Staff Publications

Staff Publications

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    'Staff publications' is the digital repository of Wageningen University & Research

    'Staff publications' contains references to publications authored by Wageningen University staff from 1976 onward.

    Publications authored by the staff of the Research Institutes are available from 1995 onwards.

    Full text documents are added when available. The database is updated daily and currently holds about 240,000 items, of which 72,000 in open access.

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Record number 553949
Title A natural gene drive system influences bovine tuberculosis susceptibility in African buffalo: Possible implications for disease management
Author(s) Hooft, Pim van; Getz, Wayne M.; Greyling, Barend J.; Bastos, Armanda D.S.
Source PLoS ONE 14 (2019)9. - ISSN 1932-6203
Department(s) PE&RC
Resource Ecology
Publication type Refereed Article in a scientific journal
Publication year 2019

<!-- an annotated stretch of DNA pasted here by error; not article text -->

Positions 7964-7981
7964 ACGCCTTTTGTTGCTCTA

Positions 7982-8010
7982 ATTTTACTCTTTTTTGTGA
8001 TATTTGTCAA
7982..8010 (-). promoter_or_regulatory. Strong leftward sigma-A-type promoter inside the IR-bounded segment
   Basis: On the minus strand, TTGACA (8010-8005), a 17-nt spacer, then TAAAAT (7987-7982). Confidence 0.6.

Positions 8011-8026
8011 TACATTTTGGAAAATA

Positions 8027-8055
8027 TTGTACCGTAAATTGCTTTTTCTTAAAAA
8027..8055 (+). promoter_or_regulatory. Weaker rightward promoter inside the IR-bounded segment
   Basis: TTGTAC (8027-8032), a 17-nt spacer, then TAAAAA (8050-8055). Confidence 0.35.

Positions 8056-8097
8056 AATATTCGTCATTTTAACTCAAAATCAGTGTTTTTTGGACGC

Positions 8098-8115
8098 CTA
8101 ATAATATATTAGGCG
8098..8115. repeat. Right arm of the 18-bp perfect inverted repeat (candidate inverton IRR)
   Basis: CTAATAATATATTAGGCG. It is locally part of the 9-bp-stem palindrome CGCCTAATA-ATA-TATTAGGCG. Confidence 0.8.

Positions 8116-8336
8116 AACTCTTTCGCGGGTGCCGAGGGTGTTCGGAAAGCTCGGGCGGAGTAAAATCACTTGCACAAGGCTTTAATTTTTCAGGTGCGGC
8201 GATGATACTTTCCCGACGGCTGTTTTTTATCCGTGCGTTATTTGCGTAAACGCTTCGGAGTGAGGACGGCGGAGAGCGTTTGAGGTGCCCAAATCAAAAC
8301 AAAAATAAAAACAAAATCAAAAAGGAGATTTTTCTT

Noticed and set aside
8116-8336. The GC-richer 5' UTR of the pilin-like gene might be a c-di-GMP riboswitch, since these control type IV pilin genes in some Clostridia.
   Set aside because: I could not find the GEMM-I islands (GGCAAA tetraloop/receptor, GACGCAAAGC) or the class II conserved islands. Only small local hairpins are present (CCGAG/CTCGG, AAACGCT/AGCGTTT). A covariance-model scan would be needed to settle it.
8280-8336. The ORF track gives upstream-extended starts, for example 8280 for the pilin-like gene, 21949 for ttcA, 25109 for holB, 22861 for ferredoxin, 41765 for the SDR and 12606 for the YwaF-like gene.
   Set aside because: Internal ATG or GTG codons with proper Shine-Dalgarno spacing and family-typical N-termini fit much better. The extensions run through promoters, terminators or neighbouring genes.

Bovine tuberculosis (BTB) is endemic to the African buffalo (Syncerus caffer) of Hluhluwe-iMfolozi Park (HiP) and Kruger National Park, South Africa. In HiP, the disease has been actively managed since 1999 through a test-and-cull procedure targeting BTB-positive buffalo. Prior studies in Kruger showed associations between microsatellite alleles, BTB and body condition. A sex chromosomal meiotic drive, a form of natural gene drive, was hypothesized to be ultimately responsible. These associations indicate high-frequency occurrence of two types of male-deleterious alleles (or multiple-allele haplotypes). One type negatively affects body condition and BTB resistance in both sexes. The other type has sexually antagonistic effects: negative in males but positive in females. Here, we investigate whether a similar gene drive system is present in HiP buffalo, using 17 autosomal microsatellites and microsatellite-derived Y-chromosomal haplotypes from 401 individuals, culled in 2002–2004. We show that the association between autosomal microsatellite alleles and BTB susceptibility detected in Kruger, is also present in HiP. Further, Y-haplotype frequency dynamics indicated that a sex chromosomal meiotic drive also occurred in HiP. BTB was associated with negative selection of male-deleterious alleles in HiP, unlike positive selection in Kruger. Birth sex ratios were female-biased. We attribute negative selection and female-biased sex ratios in HiP to the absence of a Y-chromosomal sex-ratio distorter. This distorter has been hypothesized to contribute to positive selection of male-deleterious alleles and male-biased birth sex ratios in Kruger. As previously shown in Kruger, microsatellite alleles were only associated with male-deleterious effects in individuals born after wet pre-birth years; a phenomenon attributed to epigenetic modification. We identified two additional allele types: male-specific deleterious and beneficial alleles, with no discernible effect on females. Finally, we discuss how our findings may be used for breeding disease-free buffalo and implementing BTB test-and-cull programs.

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